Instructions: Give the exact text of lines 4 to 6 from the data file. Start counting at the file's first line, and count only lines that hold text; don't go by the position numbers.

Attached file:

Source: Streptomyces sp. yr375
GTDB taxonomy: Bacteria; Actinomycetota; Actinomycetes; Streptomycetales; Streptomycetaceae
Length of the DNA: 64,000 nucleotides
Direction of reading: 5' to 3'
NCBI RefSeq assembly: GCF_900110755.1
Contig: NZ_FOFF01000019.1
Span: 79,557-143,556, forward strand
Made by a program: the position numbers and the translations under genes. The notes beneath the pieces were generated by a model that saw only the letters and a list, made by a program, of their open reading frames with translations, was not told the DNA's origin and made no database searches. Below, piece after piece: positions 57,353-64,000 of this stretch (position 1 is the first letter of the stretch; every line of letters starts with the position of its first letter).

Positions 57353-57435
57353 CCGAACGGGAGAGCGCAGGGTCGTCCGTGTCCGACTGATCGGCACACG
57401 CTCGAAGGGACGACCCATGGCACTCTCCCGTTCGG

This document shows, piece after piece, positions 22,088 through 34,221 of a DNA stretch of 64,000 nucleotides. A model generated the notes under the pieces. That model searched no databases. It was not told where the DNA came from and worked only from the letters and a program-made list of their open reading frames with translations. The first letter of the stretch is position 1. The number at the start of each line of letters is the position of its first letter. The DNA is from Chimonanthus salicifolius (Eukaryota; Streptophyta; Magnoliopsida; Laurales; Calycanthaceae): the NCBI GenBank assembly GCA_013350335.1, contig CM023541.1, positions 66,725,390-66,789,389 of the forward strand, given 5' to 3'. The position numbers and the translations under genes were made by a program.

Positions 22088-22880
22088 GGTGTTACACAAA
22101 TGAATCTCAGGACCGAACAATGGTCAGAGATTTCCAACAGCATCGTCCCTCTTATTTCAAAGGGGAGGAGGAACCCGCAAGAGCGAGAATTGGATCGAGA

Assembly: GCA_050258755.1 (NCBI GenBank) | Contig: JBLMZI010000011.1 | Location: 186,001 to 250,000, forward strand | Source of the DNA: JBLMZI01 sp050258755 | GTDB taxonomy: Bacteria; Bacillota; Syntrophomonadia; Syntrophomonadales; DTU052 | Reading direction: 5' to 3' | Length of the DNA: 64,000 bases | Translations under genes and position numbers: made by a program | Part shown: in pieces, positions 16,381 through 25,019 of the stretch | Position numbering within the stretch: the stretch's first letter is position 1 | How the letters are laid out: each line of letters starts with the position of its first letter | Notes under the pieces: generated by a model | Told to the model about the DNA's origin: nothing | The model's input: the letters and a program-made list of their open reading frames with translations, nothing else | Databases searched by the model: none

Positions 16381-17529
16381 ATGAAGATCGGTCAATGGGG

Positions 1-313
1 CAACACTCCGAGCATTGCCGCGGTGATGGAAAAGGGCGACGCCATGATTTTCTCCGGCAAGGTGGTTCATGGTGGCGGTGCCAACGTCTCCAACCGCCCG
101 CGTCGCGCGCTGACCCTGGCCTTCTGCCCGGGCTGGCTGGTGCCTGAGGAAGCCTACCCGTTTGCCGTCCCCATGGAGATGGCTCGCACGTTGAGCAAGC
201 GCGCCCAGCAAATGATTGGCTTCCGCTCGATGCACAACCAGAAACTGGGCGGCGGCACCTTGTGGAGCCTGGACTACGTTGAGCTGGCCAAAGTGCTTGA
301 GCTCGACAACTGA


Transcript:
Direction of reading: 5' to 3'
NCBI RefSeq assembly: GCF_900110755.1
Contig: NZ_FOFF01000019.1